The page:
That's viable for the man card to be revoked, even if McCoy started with the fighting words.
Pouting over a new contract that he's not worth or even healthy enough to play under is another way to find a way on this list.
Umenyiora plays soft against the run on a line that is versatile on selfless minus Osi.
Cleveland Browns: Alex Mack
This spot is really vacant, not that there's not someone to fill it but that someone is unknown.
For now, without Eric Mangini as the coach, Alex Mack will fill the spot. Can we blame him for being pissed about someone grabbing his stuff?
Houston Texans: DeMeco Ryans
Ryans shows great emotion in leading the Texans' defense as their captain.
The unit should be improved with new defensive coordinator Wade Phillips.
Dallas Cowboys: Dez Bryant
Sagging in the mall should not cause so much uproar, partly because the person wearing the pants should just pull them up like a big boy.
Petty "crimes" at a mall shouldn't happen with a professional athlete, especially one with Bryant's talents.
On the other hand, a general manager asking if your mother is a prostitute can warrant whatever reaction the interviewee would like.
Honorable Mention: Rob Ryan
Philadelphia Eagles: Asante Samuel
Samuel's pride was hurt when Philadelphia brought in Nnamdi Asomugha. Maybe he doesn't realize that teams play more than one cornerback.
Deion Sanders calling you the best off-corner in the game is a complement when that's exactly what you are.
Chicago Bears: Brian Urlacher
Calling out Hall-of-Fame players who've played for your franchise is unheard of, but that's exactly what Urlacher did when he spoke out against Gale Sayers.
Jay Cutler and Urlacher even had something brewing when Cutler was just acquired from Denver.
The middle linebacker is a solid player and he has been a leader for years on a quality defense. Those playing alongside him thrive off his attitude.
The All-Pro is respectful against his opponents unless he's given reason not to be.
Minnesota Vikings: Chris Kluwe
If a punter makes the list for any team, he should be dealt with internally.
Kluwe may have been correct with his tweets against the immortals of the game in saying, "Sigh, and once again greed is the operative byword.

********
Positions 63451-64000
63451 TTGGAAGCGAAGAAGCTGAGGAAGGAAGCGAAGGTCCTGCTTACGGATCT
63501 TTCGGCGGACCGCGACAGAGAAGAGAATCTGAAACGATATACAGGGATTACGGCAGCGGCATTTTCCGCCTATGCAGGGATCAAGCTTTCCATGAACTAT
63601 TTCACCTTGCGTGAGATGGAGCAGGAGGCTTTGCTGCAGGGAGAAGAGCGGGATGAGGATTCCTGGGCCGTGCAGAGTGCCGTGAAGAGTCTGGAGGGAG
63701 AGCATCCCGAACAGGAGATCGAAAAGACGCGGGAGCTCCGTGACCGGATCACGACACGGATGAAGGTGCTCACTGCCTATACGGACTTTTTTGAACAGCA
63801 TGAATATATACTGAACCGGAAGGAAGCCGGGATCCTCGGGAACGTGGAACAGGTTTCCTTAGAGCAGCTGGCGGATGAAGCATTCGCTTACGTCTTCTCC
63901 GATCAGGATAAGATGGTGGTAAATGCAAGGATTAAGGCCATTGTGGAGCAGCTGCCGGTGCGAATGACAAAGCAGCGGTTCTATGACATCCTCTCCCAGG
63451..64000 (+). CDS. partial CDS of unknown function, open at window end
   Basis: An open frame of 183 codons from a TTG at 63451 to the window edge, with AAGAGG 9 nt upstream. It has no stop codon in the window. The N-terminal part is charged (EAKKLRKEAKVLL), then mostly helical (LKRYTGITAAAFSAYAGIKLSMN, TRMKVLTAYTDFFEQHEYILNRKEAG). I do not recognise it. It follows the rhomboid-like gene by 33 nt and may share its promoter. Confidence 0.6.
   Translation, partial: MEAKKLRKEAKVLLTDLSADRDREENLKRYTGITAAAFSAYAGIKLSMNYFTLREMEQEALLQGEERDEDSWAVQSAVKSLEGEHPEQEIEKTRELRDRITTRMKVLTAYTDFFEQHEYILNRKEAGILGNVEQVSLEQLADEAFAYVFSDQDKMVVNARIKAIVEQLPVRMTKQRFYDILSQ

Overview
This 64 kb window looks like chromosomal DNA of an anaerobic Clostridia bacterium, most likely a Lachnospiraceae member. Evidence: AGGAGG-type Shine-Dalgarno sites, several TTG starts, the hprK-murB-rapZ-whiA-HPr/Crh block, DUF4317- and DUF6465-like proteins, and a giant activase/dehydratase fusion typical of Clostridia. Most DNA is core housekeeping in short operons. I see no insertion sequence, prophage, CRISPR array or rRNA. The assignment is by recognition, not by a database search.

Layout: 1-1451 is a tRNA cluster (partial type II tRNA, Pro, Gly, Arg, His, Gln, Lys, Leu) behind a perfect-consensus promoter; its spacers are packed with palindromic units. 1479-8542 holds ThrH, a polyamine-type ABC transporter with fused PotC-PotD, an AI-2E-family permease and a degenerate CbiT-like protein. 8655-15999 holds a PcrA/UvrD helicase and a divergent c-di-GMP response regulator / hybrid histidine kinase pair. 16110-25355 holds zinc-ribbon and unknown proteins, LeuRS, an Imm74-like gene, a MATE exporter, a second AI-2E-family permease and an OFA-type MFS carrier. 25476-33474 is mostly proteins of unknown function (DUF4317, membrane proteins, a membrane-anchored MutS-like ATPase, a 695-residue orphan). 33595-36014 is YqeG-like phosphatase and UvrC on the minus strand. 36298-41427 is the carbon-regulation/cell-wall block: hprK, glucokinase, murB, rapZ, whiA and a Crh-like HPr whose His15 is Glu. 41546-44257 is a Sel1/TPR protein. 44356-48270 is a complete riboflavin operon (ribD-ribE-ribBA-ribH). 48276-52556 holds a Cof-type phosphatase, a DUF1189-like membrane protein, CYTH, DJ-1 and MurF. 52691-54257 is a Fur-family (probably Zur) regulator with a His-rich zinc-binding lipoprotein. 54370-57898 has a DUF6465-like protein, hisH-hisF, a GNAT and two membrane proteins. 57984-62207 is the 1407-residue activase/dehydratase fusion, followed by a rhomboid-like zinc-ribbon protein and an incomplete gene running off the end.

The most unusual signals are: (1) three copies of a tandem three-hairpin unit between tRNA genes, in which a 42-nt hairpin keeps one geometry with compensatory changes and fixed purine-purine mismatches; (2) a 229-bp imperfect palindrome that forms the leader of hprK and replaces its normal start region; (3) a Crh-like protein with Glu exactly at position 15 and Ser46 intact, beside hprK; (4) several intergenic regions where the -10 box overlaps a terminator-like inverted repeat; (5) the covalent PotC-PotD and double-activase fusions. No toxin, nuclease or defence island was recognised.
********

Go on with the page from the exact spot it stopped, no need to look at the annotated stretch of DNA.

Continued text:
Congrats Brees, Manning, Mankins, and Jackson for being 'that guy'. #douchebags."
Can this guy be kicked away?
Everyone wanted the lockout to end, but not to see Chris Kluwe punt a football.
San Francisco 49ers: Taylor Mays
Before Mays even played a game, he expressed anger against his old USC coach because he said Pete Carroll promised to draft him in the first round.
Sorry Taylor, but Earl Thomas is definitely a better safety.
Anyway, it's a business, and it's doubtful that Carrol really assured that to Mays when he saw his poor coverage skills first-hand for four years.
The Bears were recently interested in the heavy-hitter, wanting to make him a linebacker in their 4-3 if acquired.
Tampa Bay Buccaneers: Aqib Talib
Talib's talent allows the organization to keep him around, but he's done some sketchy things.
He's assaulted a cab driver (simple battery, resisting arrest), and he fought a teammate at a rookie symposium before even playing a game.
The shooting at his sister's boyfriend really put him over the top when it earned Talib an aggravated assault with a deadly weapon charge.
There shouldn't be any criticism for Roger Goodell when he comes down hard on Talib.
Buffalo Bills: Shawne Merriman
Can it be blamed on 'roid rage?
Merriman was accused, and I stress the word accused, by Tila Tequila of of trying to make her go "lights out." If defending Merriman, I'd say Tequila is probably just that dramatic.
He has also been irritated with A.J. Smith, the Chargers' general manager. However, many players have been fed up with Smith.
Merriman looks for his play to speak for him this season with the Bills.
Green Bay Packers: Jermichael Finley
Bashing Chad Ochocinco for playing soccer during a lockout without being provoked is ignorant.
Ochocinco has racked up more statistics than Finley will likely ever accumulate, even if he figures out a way to stay on the field.
Finley also has already added fire against his own team by calling out the Eagles and Saints. It wouldn't be so bad if he'd be on the field to play them.
New Orleans Saints: Gregg Williams
This man hates surrendering anything, even when it comes to the preseason.
Unloading blitzers at Alex Smith in the first glorified scrimmage is one way to let everyone know you mean business.
Williams has suggested before that he wanted to injure Peyton Manning. All is well when the defense plays at a high level.
St. Louis Rams: Chris Long
Anyone who's ever watched Long play knows that he takes after his Hall-of-Fame dad.
His motor is always running. No matter if he's tracking down a quarterback or running back.
Arizona Cardinals: Joey Porter
Trash talk and bar fights are just a few things to name that have been consistent with Joey Porter. He needs a good season with Arizona to stay on the roster.
Carolina Panthers: Steve Smith
He's punched a teammate in the face during a practice. He's so intense that he broke his arm in a flag football game. Steve Smith plays much bigger than 5'9".
Atlanta Falcons: Offensive Line
It's not great to label five guys for this, but Atlanta's offensive line is as gritty as it gets. They may be undersized but there are few better units in the league